Cradle of Civilization

A Blog about the Birth of Our Civilisation and Development

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  • The Fertile Crescent

    The Fertile Crescent is a term for an old fertile area north, east and west of the Arabian Desert in Southwest Asia. The Mesopotamian valley and the Nile valley fall under this term even though the mountain zone around Mesopotamia is the natural zone for the transition in a historical sense.

    As a result of a number of unique geographical factors the Fertile Crescent have an impressive history of early human agricultural activity and culture. Besides the numerous archaeological sites with remains of skeletons and cultural relics the area is known primarily for its excavation sites linked to agricultural origins and development of the Neolithic era.

    It was here, in the forested mountain slopes of the periphery of this area, that agriculture originated in an ecologically restricted environment. The western zone and areas around the upper Euphrates gave growth to the first known Neolithic farming communities with small, round houses , also referred to as Pre Pottery Neolithic A (PPNA) cultures, which dates to just after 10,000 BC and include areas such as Jericho, the world’s oldest city.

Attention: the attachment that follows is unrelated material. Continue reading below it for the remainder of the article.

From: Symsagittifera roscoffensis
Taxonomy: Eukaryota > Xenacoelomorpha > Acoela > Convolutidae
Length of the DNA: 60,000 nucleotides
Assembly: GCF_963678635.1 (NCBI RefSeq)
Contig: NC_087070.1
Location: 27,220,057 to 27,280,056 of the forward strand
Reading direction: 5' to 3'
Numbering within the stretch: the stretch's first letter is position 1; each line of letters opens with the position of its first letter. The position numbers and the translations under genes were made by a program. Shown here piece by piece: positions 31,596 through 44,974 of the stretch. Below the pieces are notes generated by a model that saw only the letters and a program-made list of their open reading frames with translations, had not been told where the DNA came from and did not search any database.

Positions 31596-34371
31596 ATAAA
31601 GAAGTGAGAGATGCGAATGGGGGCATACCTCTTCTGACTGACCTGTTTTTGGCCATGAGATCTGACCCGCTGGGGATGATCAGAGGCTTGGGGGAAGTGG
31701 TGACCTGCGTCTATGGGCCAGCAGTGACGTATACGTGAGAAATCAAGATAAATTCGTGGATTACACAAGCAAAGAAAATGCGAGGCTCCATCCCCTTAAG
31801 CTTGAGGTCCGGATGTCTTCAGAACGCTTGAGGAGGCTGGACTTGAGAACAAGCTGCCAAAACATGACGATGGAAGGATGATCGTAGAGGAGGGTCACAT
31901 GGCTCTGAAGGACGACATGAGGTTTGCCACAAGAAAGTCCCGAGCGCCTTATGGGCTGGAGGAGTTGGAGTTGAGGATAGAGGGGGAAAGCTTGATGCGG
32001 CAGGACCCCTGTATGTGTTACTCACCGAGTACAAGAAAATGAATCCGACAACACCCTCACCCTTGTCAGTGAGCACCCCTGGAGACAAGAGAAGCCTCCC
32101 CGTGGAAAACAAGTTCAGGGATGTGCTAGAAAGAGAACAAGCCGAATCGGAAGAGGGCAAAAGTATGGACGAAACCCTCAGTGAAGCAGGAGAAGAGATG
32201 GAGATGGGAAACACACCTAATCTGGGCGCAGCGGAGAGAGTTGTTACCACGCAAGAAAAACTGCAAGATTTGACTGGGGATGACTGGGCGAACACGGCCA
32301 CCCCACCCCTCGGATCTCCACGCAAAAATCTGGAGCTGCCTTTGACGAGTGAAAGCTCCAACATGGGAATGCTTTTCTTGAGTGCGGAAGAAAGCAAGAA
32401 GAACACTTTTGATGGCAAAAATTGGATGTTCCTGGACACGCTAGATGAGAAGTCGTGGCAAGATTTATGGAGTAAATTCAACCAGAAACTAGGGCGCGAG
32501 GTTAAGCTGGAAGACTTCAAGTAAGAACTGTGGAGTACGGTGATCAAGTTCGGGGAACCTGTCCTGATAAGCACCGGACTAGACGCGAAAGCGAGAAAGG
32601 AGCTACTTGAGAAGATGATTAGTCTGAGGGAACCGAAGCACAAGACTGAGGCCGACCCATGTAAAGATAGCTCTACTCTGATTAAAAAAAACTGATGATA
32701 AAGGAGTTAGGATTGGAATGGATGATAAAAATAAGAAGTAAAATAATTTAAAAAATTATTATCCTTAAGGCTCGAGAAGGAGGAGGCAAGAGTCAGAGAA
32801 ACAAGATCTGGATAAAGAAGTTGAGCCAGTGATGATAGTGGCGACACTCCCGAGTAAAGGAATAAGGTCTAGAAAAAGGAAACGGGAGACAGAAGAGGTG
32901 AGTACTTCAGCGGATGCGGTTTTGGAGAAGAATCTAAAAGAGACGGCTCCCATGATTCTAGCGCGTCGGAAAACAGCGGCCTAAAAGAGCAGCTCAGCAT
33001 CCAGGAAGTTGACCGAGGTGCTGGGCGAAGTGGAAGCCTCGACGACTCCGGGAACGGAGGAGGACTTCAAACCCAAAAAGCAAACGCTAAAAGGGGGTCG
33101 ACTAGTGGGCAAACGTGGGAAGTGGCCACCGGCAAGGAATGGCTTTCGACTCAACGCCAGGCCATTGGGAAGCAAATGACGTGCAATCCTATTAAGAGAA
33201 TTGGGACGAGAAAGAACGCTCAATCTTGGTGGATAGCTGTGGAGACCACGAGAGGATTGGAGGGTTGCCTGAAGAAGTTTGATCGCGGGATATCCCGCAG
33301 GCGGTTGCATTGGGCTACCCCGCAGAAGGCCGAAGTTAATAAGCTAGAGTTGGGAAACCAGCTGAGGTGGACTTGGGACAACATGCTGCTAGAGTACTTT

During the subsequent PPNB from 9000 BC these communities developed into larger villages with farming and animal husbandry as the main source of livelihood, with settlement in the two-story, rectangular house. Man now entered in symbiosis with grain and livestock species, with no opportunity to return to hunter – gatherer societies.

    The area west and north of the plains of the Euphrates and Tigris also saw the emergence of early complex societies in the much later Bronze Age (about 4000 BC). There is evidence of written culture and early state formation in this northern steppe area, although the written formation of the states relatively quickly shifted its center of gravity into the Mesopotamian valley and developed there. The area is therefore in very many writers been named “The Cradle of Civilization.”